Toughie 1394 – Big Dave's Crossword Blog
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Toughie 1394

Toughie No 1394 by Firefly

No Pigtails?

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BD Rating – Difficulty ***Enjoyment ***

This is an enjoyable Toughie with a mini-theme relating to animals’ bits (no, not those bits).
Please leave a comment telling us what you thought. You can also add your assessment by selecting from one to five stars at the bottom of the post.

Across Clues

1a Party’s lost initially; it’s located in ‘Arrivals’ (8)
CAROUSEL – a noun or verb meaning party with drink and a lot of noise is followed by the initial letter of lost.

5a Flexible insert in ‘Independent’? On the contrary (6)
PLIANT – the abbreviation for independent goes inside a verb to insert (in the ground, for example).

9a Champ’s relation? Bow’s on the way to his home (8)
MUNCHKIN – charade of a verb to champ or chew and someone closely related. The (rain)bow’s seen on the way to the Emerald City.

ARVE Error: need id and provider

10a Container, misdirected in Carolina, bypassing Arkansas (6)
OILCAN – remove the two-letter abbreviation for Arkansas from Carolina and make an anagram (misdirected) of what you have left.

12a Check feet also — toe and heel for starters (4-5)
DOG’S-TOOTH – this is a check pattern used in cloth. String together a slang word for feet, an adverb meaning also and the starting letters of toe and heel.

13a Despaired of simple conveyance (5)
MOPED – double definition.

14a Encoded instructions listened to in recess (4)
APSE – this sounds like a short word for programs.

16a Spring in California, with temperature warm at first, and a light breeze (4-3)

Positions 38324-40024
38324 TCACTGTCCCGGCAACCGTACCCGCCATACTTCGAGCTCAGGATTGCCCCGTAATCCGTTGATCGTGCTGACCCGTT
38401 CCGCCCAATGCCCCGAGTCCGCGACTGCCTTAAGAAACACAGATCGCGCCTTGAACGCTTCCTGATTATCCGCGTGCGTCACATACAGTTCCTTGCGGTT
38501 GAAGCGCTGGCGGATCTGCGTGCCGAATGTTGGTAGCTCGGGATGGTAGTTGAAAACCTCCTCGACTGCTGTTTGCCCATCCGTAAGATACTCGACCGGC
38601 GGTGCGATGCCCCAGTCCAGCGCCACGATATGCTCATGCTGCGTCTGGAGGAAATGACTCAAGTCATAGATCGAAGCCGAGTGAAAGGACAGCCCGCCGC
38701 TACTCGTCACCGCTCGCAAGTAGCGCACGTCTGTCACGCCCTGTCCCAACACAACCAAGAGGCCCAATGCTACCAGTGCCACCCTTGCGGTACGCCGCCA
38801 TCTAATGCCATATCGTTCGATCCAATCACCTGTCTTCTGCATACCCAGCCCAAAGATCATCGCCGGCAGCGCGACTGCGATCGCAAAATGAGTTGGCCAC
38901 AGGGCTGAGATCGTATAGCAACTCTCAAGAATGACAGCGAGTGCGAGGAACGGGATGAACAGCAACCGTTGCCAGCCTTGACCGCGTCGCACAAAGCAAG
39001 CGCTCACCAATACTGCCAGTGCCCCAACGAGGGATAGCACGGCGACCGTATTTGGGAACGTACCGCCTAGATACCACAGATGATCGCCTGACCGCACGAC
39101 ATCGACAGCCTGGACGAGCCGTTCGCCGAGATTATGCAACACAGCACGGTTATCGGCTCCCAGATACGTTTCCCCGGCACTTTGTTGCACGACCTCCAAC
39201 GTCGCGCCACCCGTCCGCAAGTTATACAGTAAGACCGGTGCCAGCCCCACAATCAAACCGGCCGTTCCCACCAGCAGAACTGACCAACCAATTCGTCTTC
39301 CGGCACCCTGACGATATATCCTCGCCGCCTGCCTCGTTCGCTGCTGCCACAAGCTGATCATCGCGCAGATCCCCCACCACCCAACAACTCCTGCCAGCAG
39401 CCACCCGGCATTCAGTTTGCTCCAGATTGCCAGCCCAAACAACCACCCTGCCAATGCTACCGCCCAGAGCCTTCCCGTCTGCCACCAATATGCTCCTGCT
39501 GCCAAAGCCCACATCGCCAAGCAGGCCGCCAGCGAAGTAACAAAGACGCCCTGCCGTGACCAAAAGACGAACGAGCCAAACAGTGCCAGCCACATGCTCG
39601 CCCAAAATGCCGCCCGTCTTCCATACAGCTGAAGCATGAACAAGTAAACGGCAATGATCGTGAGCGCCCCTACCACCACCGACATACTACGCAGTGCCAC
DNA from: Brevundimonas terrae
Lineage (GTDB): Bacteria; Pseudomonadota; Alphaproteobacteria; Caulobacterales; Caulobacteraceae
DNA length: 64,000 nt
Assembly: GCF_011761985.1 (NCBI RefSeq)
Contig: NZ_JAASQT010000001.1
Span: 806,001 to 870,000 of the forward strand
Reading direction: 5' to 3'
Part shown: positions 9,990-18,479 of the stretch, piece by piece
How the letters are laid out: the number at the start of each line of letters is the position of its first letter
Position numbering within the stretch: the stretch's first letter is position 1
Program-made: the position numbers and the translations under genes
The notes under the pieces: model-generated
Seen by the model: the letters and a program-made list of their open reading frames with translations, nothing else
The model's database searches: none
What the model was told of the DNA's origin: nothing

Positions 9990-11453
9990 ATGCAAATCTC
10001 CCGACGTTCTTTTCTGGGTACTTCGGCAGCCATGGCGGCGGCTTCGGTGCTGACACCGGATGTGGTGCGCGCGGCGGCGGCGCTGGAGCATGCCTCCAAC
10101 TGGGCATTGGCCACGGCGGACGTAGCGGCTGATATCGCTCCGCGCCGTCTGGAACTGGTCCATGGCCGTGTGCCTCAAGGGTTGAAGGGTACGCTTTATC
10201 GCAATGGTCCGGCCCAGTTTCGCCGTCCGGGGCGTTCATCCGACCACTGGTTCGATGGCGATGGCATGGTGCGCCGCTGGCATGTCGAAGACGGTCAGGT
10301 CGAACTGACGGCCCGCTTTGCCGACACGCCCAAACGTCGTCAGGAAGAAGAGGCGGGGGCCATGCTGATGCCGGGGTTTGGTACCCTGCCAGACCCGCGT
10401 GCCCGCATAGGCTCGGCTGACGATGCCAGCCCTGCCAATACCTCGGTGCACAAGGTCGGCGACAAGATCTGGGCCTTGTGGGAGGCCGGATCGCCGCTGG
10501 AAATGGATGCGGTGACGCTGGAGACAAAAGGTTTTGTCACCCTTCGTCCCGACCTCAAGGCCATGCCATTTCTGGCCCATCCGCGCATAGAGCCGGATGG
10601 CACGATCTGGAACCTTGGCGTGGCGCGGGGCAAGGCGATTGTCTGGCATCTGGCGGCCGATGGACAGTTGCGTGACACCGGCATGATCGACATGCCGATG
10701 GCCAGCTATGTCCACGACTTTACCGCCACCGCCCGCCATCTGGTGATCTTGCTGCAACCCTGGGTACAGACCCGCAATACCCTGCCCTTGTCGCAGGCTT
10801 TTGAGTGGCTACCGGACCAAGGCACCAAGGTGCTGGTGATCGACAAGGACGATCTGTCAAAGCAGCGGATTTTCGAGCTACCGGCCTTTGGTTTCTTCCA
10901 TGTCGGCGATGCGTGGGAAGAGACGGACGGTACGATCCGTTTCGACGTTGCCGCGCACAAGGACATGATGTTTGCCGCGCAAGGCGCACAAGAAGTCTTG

CAT’S-PAW – insert a mineral spring between a) the two-letter abbreviation for California with T(emperature) and b) the first letter of warm. I didn’t know this meaning of the answer but it’s there in the BRB as a nautical term meaning a light breeze forming ripples on the water’s surface.

19a Wasp on sorbet — look out and get back! (7)
SPONSOR – look out or select what’s hidden inside the first three words.

21a Allowed to remain in port (4)
LEFT – double definition.

24a Husband arrogating lead from eccentric shows bottle (5)
HOTTY – change the leading D of an adjective meaning eccentric to an H to get an informal term for a type of bottle.

25a Excitedly get out gateleg table; set up for game (9)
BAGATELLE – remove the jumbled (excitedly) letters of GET from (g)A(te)LEG TABLE and make an anagram (set up) of what remains.

27a Fury to last indefinitely? (6)
DRAGON – fury here is a violent, intimidating woman. Split the answer 4,2 for a phrasal verb meaning to last indefinitely.

28a Urgent step by National Trust (8)
STRIDENT – I wouldn’t have said that this adjective means urgent but Chambers disagrees with me. It’s a long, decisive step followed by the abbreviation for the National Trust.

29a Red-letter warning of disc overdue (1-5)
L-PLATE – split the answer 2,4 and you have disc overdue.

30a Interfere at peril; time to step back, offering carte blanche (4,4)
FREE REIN – withdraw T(ime) from IN(t)ERFERE and make an anagram (at peril?) of what remains.

Down Clues

1d Humour this setter, in costume of Buffalo Bill? (6)
COMEDY – a pronoun used by the setter goes inside (in costume of) the surname of Buffalo Bill.

2d Engineer’s heartlessly sacked for default (6)